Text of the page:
Does your child have after-school meltdowns? Find simple, powerful activities and strategies to calm your child. Back to school has come with a slew of intense emotions.
At the end of August, my son started kindergarten.
In the days leading up to his first day, he was quite sensitive.
We did our best to explain what would happen at pick up and drop off, who of his friends would be in the schoolyard, and how well he would fare. Our daughter helped by telling him about special events like dressing up for Halloween and participating in the Christmas concert.
Related reading: 10+ Powerful Strategies That Will Calm Your Angry Child
The first day of school, he entered the gates to the schoolyard and made his way to his teacher beaming.
He was happy. We were proud.
No matter how happy they are at the beginning of their day, either one or both my school-aged kids come home completely exhausted and almost inconsolably emotional.
My number one strategy to prevent meltdowns is to get their blood sugar up right away. So I make sure to show up to school with a snack in hand.
Related reading: Why After School Meltdowns Happen and What you can do About Them
After school, another calming strategy I use is to plan for quiet time activities. Below you will find countless activities to help calm your child after an overstimulating day at school.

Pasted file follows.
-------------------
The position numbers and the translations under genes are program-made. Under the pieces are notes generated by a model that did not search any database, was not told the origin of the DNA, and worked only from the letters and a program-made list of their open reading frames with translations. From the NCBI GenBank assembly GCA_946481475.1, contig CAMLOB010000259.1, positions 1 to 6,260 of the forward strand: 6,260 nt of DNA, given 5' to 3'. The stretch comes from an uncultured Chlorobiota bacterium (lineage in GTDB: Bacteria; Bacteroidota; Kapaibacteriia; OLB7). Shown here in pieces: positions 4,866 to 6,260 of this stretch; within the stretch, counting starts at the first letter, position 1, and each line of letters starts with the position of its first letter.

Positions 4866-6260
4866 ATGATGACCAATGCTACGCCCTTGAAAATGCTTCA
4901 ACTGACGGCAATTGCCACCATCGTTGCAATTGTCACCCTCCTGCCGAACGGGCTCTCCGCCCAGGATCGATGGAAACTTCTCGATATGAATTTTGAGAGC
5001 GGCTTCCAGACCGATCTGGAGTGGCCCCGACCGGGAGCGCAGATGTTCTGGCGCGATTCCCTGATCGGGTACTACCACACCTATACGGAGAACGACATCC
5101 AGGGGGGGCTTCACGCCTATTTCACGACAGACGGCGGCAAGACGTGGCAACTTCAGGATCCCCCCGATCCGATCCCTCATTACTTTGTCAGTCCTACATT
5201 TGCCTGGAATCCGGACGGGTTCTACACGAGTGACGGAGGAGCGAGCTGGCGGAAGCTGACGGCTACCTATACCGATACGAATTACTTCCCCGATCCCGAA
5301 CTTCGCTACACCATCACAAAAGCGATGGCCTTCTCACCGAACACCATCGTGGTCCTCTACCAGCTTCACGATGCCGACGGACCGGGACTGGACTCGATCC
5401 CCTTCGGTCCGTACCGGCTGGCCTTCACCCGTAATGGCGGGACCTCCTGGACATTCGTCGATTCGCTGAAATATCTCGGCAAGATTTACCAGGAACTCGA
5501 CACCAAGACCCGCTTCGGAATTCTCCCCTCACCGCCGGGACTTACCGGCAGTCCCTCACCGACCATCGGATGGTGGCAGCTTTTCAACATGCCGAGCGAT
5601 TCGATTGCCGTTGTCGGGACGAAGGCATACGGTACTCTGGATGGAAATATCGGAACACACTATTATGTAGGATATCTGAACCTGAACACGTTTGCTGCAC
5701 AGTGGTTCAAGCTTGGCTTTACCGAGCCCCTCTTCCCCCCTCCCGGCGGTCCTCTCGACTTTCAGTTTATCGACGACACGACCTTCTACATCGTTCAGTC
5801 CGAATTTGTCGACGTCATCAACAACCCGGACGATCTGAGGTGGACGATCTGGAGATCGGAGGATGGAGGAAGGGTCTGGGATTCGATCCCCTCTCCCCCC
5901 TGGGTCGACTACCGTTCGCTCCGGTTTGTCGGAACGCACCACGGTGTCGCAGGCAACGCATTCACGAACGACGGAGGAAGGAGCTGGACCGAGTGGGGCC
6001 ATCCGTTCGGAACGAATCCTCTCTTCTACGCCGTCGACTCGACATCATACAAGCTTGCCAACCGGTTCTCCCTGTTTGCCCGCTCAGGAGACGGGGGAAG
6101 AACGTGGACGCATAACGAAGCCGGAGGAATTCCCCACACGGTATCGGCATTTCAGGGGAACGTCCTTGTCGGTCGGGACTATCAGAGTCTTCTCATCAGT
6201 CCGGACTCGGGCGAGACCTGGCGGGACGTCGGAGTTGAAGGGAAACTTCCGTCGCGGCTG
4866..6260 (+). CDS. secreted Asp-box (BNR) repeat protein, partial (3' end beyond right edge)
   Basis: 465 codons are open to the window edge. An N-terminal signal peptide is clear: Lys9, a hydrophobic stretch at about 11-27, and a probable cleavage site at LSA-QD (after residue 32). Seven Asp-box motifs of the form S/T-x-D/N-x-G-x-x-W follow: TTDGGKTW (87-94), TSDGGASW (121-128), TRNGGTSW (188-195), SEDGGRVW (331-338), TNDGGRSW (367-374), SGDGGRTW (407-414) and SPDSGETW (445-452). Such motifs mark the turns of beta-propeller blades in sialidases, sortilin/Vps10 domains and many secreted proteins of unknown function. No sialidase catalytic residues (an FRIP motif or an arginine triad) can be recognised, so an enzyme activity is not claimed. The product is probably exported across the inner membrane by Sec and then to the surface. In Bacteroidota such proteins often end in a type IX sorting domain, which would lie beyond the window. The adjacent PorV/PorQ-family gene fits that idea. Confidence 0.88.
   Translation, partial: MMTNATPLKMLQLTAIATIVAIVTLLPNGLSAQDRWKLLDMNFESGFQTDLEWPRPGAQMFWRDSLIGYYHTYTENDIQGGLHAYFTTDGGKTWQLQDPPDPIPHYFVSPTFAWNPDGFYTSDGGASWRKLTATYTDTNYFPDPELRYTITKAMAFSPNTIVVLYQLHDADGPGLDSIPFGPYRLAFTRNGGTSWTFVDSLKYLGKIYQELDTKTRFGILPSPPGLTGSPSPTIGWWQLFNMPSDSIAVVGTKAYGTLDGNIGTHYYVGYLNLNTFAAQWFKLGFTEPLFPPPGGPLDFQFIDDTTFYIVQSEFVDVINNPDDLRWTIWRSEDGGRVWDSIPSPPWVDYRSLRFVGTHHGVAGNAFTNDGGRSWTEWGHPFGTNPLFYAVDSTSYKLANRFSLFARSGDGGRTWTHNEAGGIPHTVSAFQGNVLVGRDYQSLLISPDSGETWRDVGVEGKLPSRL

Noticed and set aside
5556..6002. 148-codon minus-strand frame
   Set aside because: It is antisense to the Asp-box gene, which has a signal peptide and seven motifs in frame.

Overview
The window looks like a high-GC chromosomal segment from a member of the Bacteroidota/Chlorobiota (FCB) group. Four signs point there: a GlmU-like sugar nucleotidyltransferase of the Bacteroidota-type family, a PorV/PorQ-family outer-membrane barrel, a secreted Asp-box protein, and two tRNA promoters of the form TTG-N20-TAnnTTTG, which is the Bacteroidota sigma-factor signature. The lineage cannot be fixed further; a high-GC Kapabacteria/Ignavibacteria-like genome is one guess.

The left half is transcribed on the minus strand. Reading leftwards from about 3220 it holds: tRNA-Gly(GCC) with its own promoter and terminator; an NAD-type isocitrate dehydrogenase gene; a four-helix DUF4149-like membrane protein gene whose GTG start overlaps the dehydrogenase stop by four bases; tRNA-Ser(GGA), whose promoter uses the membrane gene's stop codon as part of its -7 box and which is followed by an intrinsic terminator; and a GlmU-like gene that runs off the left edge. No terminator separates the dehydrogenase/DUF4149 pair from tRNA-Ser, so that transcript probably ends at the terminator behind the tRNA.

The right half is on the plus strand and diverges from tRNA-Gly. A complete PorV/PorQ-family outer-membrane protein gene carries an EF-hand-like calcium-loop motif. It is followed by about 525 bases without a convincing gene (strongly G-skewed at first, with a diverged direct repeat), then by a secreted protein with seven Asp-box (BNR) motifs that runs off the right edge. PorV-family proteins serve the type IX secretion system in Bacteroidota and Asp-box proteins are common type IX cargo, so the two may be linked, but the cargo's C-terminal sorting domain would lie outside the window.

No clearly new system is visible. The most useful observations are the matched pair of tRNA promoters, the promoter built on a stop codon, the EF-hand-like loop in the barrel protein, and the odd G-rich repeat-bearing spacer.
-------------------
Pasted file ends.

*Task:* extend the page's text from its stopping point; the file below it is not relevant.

Activities to Calm Your Child After School
I can only find anecdotal evidence about why puzzles are calming. But I see the way my kids are quiet, focused, and calm when they do puzzles. You can read more about the benefits of puzzles here.
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Here are some of our favourite after school activities
If ever you’ve set up a container of cloud dough or made playdough with your kids, you will easily see how engrossed they become. There is an undeniable correlation between sensory activities and calmness. Here are some amazing sensory activities for kids to create and play with to promote self-regulation.
Like puzzles, board games require focus and calm. Here are some simple board games that are great for younger children to have fun and unwind.
Here are some we recommend
Colouring has the potential “…to reduce anxiety, create focus, or bring about [m0re] mindfulness.” – MaryGrace Berberian, art therapist and assistant professor.